I’m leaving or have left the service, what now?  

The end of an era

Find out more

Coping with leaving the service

Find out more

Working for an emergency service is more than a job for most of you. It’s your vocation, family, and identity.

This means retirement can bring mixed emotions and there will be a sense of loss even if you’re looking forward to another career and to spending more time with family, friends, and hobbies.

If you need to retire early because of ill health, then this can be difficult. And when your career is ending because of a psychological injury, then this can be harder still.

Coping with leaving the service

Removing your Protective Armour
Retirement means you take off many parts of your Protective Armour:  your uniform, professional role, sense of identity and purpose, fitness regime and camaraderie of colleagues. It can be a stressful time, even if you’re optimistic for the future, and so it’s important you look after your physical and mental health.

Some of you will find other ways to contribute to your community through working in other public service roles or volunteering. Others will set yourselves challenges to help you maintain your physical (and therefore mental) fitness. You can think of these are your new armour.  

As you remove your protective armour, watch out for unfinished trauma business. It is inevitable there will be some jobs that have stayed with you through your service. These may be incidents that you can talk about and remember with sadness, but there may also be jobs that haunt you and which you’ve avoided thinking about for years. If there are, then retirement is when your brain will try to process them. You’ll be dealing with old injuries without your protective armour and that can be hard.

If this is happening, please have a look at the explanation and advice on What can I do if I'm not OK? part of the site to understand what is happening and what you can do to help yourself.  

If you need help please contact one of the national support services listed on the welcome page, your GP or The Ambulance Services Charity.
Retiring with a psychological injury
Emergency responders are at risk of psychological injury, it’s an occupational hazard. We have treatments that work and psychological injuries heal, but sometimes our recovery depends on us having no more exposure to hazardous situations.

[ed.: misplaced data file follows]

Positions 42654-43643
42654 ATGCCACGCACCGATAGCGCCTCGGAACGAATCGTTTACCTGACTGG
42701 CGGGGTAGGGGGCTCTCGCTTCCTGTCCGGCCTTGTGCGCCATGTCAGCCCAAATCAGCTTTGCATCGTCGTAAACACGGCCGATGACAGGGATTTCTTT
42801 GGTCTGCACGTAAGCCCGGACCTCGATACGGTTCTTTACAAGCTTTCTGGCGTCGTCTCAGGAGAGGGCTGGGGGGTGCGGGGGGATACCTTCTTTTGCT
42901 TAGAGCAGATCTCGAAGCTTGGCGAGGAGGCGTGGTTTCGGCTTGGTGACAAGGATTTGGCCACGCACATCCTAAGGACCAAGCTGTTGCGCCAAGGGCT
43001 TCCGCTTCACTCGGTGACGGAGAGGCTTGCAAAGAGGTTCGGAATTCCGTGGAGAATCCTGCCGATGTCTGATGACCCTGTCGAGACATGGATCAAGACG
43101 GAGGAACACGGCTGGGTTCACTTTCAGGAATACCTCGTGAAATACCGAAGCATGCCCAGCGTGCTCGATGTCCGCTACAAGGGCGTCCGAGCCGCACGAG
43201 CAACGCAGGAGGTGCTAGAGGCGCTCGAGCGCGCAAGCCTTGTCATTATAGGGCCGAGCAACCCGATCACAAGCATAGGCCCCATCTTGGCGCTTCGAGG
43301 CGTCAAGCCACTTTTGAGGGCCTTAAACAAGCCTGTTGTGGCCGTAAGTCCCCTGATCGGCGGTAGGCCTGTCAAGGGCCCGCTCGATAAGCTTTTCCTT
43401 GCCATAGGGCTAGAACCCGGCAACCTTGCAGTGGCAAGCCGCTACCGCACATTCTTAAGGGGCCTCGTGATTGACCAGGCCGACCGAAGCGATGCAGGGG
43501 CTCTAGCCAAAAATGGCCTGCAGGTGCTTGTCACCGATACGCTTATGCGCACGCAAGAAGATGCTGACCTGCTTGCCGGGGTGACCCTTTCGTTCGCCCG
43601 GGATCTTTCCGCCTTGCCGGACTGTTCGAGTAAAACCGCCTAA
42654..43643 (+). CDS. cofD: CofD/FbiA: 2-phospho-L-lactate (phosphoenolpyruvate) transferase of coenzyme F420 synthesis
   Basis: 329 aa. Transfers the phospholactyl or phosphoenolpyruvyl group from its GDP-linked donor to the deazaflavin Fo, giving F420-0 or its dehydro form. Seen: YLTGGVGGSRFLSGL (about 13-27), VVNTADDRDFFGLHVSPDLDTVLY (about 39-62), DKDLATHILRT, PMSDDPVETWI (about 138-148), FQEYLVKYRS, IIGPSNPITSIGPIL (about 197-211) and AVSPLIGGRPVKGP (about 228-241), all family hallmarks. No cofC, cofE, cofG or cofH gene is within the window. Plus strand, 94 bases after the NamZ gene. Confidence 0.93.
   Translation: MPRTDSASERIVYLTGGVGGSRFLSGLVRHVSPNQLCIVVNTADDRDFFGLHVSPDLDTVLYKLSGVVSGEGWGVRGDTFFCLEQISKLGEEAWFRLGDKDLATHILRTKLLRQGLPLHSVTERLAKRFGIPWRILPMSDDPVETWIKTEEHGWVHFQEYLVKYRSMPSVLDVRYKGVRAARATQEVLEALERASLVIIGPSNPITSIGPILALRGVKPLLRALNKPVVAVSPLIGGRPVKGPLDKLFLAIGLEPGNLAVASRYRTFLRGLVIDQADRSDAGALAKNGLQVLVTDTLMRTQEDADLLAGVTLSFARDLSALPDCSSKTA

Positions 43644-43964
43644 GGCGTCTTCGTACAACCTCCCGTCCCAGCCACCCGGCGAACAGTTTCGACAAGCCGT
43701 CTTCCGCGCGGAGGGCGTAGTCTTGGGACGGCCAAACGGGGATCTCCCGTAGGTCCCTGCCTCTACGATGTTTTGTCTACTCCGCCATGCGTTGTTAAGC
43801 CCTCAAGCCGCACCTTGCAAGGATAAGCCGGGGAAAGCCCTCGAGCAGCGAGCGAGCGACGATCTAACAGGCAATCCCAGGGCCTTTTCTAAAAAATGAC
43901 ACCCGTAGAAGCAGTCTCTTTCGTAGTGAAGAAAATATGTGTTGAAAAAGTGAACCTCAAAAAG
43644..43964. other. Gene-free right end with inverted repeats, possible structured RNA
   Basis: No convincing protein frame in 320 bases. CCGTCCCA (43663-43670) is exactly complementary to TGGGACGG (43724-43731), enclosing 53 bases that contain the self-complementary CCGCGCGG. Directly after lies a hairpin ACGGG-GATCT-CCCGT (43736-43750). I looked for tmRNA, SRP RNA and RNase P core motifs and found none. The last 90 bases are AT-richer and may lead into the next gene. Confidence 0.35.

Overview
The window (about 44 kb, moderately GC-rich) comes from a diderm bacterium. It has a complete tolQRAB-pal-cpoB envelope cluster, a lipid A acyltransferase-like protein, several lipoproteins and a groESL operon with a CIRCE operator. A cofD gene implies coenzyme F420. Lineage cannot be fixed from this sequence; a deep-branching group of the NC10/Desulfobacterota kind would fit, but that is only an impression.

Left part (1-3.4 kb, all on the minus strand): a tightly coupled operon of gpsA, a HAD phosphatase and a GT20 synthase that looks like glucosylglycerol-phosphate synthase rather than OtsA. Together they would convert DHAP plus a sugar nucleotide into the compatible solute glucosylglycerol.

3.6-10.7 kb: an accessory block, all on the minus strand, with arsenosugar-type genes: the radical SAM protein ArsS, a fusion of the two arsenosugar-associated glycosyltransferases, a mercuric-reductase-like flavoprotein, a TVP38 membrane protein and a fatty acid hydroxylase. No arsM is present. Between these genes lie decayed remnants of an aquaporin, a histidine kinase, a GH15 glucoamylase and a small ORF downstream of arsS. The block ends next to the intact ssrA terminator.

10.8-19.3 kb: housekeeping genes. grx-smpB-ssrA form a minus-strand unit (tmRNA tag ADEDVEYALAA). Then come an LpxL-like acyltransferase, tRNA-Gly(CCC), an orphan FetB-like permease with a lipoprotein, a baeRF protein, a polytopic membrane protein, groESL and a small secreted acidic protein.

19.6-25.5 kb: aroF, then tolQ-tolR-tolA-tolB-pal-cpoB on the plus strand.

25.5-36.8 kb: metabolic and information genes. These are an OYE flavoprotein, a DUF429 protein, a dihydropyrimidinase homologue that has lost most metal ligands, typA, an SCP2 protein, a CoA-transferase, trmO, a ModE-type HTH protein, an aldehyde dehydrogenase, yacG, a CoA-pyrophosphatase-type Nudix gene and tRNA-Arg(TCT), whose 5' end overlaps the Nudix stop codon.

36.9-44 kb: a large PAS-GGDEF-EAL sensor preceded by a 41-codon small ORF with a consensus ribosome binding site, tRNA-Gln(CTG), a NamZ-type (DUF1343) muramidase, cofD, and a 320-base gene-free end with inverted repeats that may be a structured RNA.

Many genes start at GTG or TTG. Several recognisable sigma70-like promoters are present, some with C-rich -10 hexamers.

The process of ill health retirement with a psychological injury can be stressful. Even if you’re well supported by colleagues and management there can be feelings of failure mixed in with the loss and perhaps relief. But if you don’t feel well-supported, then this process can be extremely difficult. A sense of being let down or betrayed by the organisation (see Moral Injury) is likely to make your injury worse and often leads to feelings of anger, shame, and despair. You may question the time you gave to the service or withdraw from colleagues to build your life away from it; further dismantling your protective armour when you’re already unwell.

It is important you have support through this process, from the clinicians treating your injury and from staff bodies. If possible, try to mark the end of your service. It’s not your fault that you got injured; there should be no shame attached to ill health retirement through psychological injury. 
Celebrating your service
Rituals help us cope with change and loss, so retirement events, including pre-retirement courses, are an important way of marking the transition to life outside the service. We need to make sure these rituals happen for those retiring through ill health as well as those completing their service.
Coping and self-care
Make use of the information and advice in the Coping and self-care section of this site to help you through this time of change.
Accessing help and advice
You can access support through the SAS Retirement Association and The Ambulance Services Charity and from the national support services listed on the Find help page

Search